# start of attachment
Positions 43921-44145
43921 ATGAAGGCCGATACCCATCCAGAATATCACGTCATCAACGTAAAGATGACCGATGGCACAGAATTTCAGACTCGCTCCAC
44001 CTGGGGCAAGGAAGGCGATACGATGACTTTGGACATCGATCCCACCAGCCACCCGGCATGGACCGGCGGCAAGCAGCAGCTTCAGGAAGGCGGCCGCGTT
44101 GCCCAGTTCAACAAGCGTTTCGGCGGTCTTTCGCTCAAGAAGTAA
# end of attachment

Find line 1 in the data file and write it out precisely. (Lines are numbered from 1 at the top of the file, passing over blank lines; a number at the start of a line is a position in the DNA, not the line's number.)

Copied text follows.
Positions 43921-44145